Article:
“Jesus continued from there toward Jerusalem and came to another village. Martha, a resident of that village, welcomed Jesus into her home. Her sister, Mary, went and sat at Jesus’ feet, listening to Him teach. Meanwhile Martha was anxious about all the hospitality arrangements.
Martha (interrupting Jesus): Lord, why don’t You care that my sister is leaving me to do all the work by myself? Tell her to get over here and help me.
Jesus: Oh Martha, Martha, you are so anxious and concerned about a million details, but really, only one thing matters. Mary has chosen that one thing, and I won’t take it away from her” (Luke 10:38-42, The Voice).
This Advent season may find you stretched too thin. You might feel like you’re being pulled in a hundred different directions toward a hundred different destinations, each one seemingly as important as the rest.
I believe the word from God for this season is this: the best place to be is at the feet of Jesus. Only one thing matters as we approach Christmas– creating margins and spaces in your life and heart to be able to hear the voice of your Good Shepherd.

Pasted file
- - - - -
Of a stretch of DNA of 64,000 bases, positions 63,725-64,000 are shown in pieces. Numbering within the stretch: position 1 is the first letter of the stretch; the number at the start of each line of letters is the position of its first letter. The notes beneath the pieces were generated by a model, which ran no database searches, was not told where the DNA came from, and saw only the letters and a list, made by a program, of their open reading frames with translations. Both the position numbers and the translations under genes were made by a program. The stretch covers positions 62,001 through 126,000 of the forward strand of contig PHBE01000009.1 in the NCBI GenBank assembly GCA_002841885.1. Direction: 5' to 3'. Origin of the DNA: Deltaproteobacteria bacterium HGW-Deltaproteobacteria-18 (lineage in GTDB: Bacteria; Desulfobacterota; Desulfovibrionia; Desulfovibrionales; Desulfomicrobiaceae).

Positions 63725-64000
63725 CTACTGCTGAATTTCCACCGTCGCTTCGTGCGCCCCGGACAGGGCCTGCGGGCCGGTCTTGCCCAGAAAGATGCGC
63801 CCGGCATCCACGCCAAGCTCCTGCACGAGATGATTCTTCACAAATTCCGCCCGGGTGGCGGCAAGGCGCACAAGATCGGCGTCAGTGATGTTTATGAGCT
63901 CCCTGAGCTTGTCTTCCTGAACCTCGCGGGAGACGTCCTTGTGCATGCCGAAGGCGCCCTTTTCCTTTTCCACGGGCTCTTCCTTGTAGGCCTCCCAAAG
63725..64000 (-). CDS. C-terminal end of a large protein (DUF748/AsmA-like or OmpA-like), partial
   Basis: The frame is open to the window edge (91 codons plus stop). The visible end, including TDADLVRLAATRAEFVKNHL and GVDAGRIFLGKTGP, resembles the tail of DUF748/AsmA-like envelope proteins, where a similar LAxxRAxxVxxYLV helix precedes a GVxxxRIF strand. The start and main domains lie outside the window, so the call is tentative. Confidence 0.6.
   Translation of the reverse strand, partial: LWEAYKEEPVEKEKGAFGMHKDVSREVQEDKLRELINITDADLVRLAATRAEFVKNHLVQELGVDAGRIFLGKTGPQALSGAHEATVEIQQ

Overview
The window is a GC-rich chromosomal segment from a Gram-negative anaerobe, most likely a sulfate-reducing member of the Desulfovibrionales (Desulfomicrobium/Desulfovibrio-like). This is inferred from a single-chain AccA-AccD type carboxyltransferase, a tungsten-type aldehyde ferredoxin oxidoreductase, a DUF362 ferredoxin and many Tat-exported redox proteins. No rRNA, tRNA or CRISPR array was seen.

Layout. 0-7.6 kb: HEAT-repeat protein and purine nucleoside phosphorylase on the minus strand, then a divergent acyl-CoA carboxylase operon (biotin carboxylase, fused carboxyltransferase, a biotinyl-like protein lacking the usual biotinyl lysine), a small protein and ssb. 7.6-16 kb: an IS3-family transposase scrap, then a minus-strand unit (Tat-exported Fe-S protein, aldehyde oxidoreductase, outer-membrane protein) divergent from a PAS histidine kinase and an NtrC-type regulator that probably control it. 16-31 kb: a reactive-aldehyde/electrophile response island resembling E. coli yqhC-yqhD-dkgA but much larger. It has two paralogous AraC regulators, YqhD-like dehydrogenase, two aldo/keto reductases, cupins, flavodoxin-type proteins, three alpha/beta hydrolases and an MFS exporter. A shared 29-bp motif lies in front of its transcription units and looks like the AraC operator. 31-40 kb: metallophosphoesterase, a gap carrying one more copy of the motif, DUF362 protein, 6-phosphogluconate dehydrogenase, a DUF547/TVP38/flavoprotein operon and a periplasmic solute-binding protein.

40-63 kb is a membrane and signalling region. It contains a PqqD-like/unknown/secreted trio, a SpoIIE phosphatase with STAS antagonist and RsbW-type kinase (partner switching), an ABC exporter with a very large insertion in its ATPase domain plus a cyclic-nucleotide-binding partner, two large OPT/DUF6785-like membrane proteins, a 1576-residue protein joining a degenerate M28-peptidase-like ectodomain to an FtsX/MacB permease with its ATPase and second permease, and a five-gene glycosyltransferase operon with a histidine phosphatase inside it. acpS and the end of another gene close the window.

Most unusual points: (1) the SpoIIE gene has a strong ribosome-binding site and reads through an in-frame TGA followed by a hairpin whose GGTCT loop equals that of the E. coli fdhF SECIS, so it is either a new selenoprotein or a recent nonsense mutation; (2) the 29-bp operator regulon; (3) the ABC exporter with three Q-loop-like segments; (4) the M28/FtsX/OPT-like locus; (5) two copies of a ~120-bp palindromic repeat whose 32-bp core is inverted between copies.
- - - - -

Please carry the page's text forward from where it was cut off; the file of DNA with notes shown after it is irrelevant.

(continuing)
Only one thing matters– seeing the Christ in Christmas an adoring the infant King, wrapped snugly and laying in a manger. As the worship song says, everything else can wait. Some of those to-do list tasks can even be left undone.
If you achieve all your holiday goals and purchase every last present and miss Jesus, you’ve missed Advent.
The best witness you can give this Advent season is to say no to the excess spending and the tyranny of the urgent while being still before the presence of God, wherever you are and whatever you’re doing.
You don’t have to be idle to be still. You can go about your daily life with a sense of urgent expectancy and waiting with hope. You can adore the Christ by your Christlike attitude in the midst of all the hustle and bustle, by your kindness and patience toward others, remembering that the one thing that matters most is not in your wallet or in your shopping bags or in your day planner but rather in the middle of your Nativity scene, laying in that manger.